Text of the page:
Designing a quality assurance system might start by consulting upon, agreeing and communicating a vision for the quality of education in your school or college. This vision is unique because it reflects your local context. The next stage might be to write a short mission statement which articulates how that vision will be realised. The third stage might be to set the priorities for the next one to three years. These priorities should help focus the school or college on the actions it needs to take in order to achieve its vision and mission. Next might come the ‘quality standards’, the everyday behaviours and values you need your school or college to embody.
The purpose of quality assurance is to critically reflect on past performance in order to improve future performance. Self-evaluation requires subject leaders to state their position at the end of each academic year, the actions they took in the previous year to get there, the positive impact of those actions on pupils, each with supporting evidence, and the areas for improvement that remain and that they therefore need to focus on in the year ahead. The areas for improvement contained within the self-evaluation document should then be carried forward to the curriculum improvement plan and form the objectives for the year ahead. The curriculum improvement plan should be a live document used to record the actions required in-year in order to improve the quality of education each subject discipline provides. Each action taken to improve the quality of provision should be added to the plan alongside emerging evidence of its impact on pupils.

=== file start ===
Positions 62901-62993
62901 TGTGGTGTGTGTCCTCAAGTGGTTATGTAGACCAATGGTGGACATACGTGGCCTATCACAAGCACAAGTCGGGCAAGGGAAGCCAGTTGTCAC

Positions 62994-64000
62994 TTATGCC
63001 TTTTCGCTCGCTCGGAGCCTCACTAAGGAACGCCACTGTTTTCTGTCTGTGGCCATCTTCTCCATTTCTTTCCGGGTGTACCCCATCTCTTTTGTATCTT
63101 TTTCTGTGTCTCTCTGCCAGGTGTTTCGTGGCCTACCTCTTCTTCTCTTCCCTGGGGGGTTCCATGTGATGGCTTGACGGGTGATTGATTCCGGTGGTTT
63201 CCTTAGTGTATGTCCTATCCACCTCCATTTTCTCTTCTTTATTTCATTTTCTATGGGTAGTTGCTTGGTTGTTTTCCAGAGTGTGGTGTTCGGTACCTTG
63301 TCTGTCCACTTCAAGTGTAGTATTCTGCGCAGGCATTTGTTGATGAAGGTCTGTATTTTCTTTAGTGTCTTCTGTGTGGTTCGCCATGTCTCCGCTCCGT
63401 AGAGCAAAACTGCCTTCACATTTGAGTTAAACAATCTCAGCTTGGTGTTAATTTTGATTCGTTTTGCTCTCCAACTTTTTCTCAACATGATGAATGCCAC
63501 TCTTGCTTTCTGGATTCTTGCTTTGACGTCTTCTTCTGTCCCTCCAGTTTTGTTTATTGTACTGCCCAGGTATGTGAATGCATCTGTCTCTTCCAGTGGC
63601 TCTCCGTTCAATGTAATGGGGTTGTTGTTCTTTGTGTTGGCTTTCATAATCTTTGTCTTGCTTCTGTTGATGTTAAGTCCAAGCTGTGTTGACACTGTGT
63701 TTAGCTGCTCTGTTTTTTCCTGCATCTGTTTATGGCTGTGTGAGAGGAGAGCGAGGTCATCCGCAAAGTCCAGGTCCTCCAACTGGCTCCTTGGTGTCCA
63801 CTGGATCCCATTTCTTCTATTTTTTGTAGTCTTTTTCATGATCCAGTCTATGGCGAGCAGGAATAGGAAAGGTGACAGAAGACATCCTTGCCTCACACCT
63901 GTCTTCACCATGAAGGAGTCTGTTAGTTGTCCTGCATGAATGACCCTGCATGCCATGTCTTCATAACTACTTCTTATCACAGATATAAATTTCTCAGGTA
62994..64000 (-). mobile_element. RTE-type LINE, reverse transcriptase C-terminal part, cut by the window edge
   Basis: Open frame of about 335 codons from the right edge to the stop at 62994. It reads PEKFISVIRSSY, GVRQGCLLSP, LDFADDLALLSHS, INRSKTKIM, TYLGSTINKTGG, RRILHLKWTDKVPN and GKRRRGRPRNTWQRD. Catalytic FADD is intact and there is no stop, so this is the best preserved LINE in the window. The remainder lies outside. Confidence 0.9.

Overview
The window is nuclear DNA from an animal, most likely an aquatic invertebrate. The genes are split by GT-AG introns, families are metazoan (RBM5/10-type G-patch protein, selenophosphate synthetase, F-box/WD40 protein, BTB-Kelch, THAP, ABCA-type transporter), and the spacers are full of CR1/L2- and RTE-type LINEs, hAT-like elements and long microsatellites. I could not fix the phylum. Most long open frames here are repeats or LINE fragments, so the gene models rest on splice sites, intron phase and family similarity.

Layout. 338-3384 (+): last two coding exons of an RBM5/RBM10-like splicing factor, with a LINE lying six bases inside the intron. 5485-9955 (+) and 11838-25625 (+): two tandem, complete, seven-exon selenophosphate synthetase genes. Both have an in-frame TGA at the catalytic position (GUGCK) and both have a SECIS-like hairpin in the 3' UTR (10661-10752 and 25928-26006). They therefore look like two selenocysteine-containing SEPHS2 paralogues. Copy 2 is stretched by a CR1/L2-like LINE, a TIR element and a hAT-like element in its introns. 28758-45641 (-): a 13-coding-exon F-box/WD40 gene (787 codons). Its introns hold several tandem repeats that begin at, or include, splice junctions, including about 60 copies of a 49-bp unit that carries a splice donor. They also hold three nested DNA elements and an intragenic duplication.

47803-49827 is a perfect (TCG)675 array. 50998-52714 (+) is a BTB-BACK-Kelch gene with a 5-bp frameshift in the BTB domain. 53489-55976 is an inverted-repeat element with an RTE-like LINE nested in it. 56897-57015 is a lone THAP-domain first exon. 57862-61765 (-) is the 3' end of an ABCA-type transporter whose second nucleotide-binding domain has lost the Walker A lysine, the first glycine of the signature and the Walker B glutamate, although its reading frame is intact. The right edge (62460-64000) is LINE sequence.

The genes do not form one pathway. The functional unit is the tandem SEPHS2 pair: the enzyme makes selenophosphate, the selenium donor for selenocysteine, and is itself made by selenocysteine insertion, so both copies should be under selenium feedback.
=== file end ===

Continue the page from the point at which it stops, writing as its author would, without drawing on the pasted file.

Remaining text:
To quality assure each subject’s provision and to support their improvements, subject leaders might receive around three curriculum reviews during the academic year, roughly one per term. Each curriculum review should be a professional process used to support and challenge leaders. The process should begin and end with a curriculum improvement plan. The plan should be used to determine the nature of the review and to identify key areas of focus for the review. The outcome of the review process should, in turn, be an updated plan.
Our systems also need to promote classroom consistency – to help pupils avoid cognitive overload – and collective autonomy – whereby teachers plan together.
We also need to address the issues of teacher recruitment and retention if we are to have qualified subject specialists teaching pupils. In addition to dealing with the issue of workload, we could start to do this by:
• Addressing the nature of teachers’ workloads
• Providing more opportunities for flexible working
• Improving pay and rewards
• Improving the quality of school facilities
• Improving the support leaders give to staff
• Providing more encouragement to teachers and make expectations clearer
• Improving the quality of initial teacher training
• Improving the availability of continuing professional development
• Improving the quality and relevance of CPD
• Tailoring the support offered to new teachers
• Providing opportunities for career progression including into leadership positions
• Improving the professional recognition and social standing of teachers